Youth With Mental Retardation or Multiple Disabilities
- Youth with mental retardation or multiple disabilities were exceeded by youth in several categories in their rates of being engaged in school, work, or preparation for work. For example, youth with other health impairments were more likely than those with mental
retardation or multiple disabilities to report having been engaged in these activities since leaving high school (92 percent vs. 66 percent and 65 percent, respectively). Youth with learning disabilities or visual or hearing impairments also significantly exceeded youth with mental retardation in their rates of engagement (89 percent, 88 percent, and 86 percent, respectively, vs. 66 percent).
- In the postsecondary education domain, students with multiple disabilities were more likely to have reported considering themselves as having a disability than were those with speech/language impairments or emotional disturbances (81 percent vs. 27 percent and 37 percent). Students with multiple disabilities also were more likely to receive accommodations or supports because of a disability than were those with speech/language impairments, emotional disturbances, or other health impairments (67 percent vs. 10 percent, 13 percent, and 19 percent, respectively).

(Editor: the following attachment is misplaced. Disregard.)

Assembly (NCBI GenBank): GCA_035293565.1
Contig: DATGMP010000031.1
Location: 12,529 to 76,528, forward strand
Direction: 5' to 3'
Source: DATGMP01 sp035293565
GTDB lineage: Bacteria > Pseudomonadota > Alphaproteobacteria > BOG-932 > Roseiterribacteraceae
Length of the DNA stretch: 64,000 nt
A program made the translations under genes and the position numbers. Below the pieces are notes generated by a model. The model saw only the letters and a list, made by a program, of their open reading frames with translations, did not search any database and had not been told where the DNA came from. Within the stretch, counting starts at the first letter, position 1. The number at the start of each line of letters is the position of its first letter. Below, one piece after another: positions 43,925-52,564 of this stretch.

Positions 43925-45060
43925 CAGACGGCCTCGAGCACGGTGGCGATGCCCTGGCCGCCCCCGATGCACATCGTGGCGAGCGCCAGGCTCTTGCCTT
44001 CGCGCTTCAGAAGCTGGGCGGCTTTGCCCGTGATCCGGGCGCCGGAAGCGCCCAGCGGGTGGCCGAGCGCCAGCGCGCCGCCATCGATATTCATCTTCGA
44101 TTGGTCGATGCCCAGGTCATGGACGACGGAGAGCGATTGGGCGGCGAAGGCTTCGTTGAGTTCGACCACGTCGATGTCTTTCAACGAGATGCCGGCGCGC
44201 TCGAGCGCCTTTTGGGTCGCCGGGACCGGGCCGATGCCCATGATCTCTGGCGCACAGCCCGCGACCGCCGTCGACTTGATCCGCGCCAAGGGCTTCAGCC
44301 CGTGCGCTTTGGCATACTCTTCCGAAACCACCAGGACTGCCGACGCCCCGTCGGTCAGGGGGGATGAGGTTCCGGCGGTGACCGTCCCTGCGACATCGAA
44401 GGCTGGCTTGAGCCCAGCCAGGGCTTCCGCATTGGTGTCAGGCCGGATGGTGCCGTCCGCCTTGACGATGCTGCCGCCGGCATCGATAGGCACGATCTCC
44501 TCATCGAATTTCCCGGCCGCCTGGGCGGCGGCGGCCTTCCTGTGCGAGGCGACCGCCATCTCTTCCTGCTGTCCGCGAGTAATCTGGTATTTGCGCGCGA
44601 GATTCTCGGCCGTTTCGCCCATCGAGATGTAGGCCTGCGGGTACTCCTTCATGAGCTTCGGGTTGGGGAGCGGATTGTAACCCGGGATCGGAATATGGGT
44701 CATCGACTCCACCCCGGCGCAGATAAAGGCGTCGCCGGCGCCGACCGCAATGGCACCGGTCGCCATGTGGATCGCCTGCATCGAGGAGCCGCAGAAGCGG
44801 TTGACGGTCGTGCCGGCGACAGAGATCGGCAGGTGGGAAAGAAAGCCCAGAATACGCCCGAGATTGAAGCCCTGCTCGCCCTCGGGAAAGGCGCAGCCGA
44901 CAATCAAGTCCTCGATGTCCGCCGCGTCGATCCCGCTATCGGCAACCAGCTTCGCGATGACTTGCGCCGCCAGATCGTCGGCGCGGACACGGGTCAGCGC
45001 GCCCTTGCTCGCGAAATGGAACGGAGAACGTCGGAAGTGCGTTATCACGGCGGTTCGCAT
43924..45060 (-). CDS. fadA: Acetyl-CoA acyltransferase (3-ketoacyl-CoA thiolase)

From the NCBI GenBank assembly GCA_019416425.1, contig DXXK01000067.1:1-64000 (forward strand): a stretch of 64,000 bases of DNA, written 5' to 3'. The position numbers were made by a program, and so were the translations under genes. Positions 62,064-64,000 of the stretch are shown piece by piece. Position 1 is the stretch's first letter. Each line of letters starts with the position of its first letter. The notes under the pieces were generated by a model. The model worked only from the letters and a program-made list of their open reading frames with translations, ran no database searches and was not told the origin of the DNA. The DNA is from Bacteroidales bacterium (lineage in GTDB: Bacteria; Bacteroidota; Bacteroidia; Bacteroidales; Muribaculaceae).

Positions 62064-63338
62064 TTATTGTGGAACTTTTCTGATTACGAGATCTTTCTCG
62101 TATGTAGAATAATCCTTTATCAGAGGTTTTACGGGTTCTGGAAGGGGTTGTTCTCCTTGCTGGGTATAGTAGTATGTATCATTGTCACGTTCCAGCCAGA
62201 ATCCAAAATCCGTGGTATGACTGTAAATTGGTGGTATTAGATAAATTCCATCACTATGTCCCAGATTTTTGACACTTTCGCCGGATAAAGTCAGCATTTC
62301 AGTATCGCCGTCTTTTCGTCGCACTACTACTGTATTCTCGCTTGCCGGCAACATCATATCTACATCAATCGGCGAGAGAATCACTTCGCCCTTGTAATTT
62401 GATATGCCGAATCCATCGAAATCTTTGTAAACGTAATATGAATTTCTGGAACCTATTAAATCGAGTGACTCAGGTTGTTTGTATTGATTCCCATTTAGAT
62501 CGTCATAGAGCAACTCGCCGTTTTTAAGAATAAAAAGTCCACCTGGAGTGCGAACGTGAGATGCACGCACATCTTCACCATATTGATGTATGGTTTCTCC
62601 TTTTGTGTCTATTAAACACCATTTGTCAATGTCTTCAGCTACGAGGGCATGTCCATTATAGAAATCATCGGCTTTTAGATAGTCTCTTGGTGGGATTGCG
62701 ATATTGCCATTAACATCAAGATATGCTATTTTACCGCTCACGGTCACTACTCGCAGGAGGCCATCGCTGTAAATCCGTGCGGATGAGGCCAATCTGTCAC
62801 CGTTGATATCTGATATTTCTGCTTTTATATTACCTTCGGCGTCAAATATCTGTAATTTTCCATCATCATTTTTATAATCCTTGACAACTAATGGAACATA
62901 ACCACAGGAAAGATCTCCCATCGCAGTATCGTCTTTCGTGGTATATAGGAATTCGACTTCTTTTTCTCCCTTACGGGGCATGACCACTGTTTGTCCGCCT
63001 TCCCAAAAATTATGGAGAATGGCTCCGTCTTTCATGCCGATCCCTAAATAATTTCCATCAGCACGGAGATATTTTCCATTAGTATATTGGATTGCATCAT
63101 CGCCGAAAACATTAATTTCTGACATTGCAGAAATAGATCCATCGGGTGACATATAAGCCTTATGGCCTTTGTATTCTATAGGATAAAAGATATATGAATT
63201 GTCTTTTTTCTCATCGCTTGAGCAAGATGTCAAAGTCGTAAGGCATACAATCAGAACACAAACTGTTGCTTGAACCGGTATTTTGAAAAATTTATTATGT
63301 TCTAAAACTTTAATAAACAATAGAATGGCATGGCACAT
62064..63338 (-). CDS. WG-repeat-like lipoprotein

- In the social domain, 33 percent of youth with multiple disabilities reported seeing friends informally at least weekly. This rate was exceeded by youth in the categories of learning disability and visual impairment (92 percent), emotional disturbance (84 percent), and speech/language, hearing, and other health impairment (88 percent, 82 percent, and 79 percent, respectively). Youth with visual, hearing, or other health impairments also were more likely than youth with mental retardation to have belonged to an organized community group, taken extracurricular lessons or classes, or taken part in volunteer service activities (82 percent, 59 percent, and 58 percent, respectively, vs. 28 percent).
- In the financial domain, youth in most disability categories were more likely to have used several types of financial tools than were youth with mental retardation. For example, compared with youth with mental retardation, youth with hearing or other health impairments were more likely to have a savings account (65 percent and 66 percent, respectively, vs. 41 percent), checking account (63 percent and 58 percent, respectively, vs. 26 percent), or credit card (37 percent and 36 percent, respectively, vs. 9 percent), and those with visual or speech/language impairments or learning disabilities were more likely to have a checking account (71 percent, 57 percent, and 49 percent, respectively) or credit card (51 percent, 34 percent, and 31 percent, respectively).
From 65 percent to 92 percent of those in every disability category had engaged in school, work, or training for work since leaving high school. With the exception of youth with multiple disabilities, more than half of youth in each category (59 percent to 92 percent) saw friends at least weekly, and from 59 percent to 78 percent were registered to vote.